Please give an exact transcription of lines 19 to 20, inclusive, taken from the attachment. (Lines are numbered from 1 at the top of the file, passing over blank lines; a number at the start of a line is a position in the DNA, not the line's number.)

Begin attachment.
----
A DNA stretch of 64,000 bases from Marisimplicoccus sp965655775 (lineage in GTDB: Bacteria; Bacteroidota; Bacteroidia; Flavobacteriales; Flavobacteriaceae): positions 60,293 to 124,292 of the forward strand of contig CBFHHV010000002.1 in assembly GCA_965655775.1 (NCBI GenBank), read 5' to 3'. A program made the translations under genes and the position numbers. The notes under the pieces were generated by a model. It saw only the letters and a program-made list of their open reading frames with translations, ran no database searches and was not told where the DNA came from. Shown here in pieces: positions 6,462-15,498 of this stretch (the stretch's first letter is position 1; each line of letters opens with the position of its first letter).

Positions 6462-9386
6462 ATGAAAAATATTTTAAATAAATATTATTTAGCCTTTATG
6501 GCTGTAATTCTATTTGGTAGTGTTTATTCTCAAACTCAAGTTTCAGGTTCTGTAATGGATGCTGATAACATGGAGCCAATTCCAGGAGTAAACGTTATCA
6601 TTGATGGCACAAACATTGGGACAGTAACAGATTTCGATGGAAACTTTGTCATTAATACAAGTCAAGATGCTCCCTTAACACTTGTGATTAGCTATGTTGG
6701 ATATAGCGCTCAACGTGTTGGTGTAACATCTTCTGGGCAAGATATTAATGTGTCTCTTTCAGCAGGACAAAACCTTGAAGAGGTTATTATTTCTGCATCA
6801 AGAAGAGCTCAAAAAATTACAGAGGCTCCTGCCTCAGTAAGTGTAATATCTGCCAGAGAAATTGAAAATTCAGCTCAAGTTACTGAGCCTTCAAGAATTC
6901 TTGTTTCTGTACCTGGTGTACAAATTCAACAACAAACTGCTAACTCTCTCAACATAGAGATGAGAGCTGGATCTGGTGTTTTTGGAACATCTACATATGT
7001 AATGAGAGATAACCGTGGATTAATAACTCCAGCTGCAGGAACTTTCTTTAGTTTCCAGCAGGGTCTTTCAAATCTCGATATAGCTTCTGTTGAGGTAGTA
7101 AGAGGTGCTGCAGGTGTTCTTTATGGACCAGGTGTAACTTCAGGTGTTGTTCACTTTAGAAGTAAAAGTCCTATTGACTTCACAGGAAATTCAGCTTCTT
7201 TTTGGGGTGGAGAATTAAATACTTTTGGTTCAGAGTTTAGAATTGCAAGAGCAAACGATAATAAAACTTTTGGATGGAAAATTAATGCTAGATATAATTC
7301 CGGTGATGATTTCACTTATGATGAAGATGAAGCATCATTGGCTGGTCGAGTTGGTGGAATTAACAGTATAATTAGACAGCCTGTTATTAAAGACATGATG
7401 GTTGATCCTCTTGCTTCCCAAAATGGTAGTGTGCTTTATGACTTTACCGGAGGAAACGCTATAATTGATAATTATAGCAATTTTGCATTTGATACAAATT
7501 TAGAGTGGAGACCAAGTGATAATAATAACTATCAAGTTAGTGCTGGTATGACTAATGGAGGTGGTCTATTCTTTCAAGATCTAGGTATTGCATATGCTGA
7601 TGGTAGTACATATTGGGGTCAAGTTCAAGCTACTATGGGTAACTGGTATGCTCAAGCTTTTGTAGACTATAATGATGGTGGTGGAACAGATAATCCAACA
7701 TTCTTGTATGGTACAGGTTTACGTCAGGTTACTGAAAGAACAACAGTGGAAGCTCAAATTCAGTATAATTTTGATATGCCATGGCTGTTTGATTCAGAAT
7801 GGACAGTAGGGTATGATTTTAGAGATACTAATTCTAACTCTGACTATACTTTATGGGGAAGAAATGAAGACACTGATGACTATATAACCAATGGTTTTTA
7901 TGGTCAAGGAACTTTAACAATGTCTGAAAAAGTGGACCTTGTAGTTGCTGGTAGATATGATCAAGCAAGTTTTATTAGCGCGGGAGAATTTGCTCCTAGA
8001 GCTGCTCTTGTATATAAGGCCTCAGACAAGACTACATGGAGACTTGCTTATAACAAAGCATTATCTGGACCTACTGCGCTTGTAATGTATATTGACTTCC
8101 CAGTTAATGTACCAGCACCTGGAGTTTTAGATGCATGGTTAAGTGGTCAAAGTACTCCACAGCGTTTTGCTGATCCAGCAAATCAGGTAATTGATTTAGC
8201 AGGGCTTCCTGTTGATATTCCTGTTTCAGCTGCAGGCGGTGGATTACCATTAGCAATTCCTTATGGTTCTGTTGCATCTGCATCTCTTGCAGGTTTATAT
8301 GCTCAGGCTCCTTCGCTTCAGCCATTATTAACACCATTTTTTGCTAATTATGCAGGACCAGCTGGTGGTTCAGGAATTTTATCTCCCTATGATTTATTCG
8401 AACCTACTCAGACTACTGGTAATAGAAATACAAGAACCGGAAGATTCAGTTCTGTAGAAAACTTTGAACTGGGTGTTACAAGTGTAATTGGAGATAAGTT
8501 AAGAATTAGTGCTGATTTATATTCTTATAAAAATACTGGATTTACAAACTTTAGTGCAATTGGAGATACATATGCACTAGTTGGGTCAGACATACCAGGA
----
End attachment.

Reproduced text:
8001 GCTGCTCTTGTATATAAGGCCTCAGACAAGACTACATGGAGACTTGCTTATAACAAAGCATTATCTGGACCTACTGCGCTTGTAATGTATATTGACTTCC
8101 CAGTTAATGTACCAGCACCTGGAGTTTTAGATGCATGGTTAAGTGGTCAAAGTACTCCACAGCGTTTTGCTGATCCAGCAAATCAGGTAATTGATTTAGC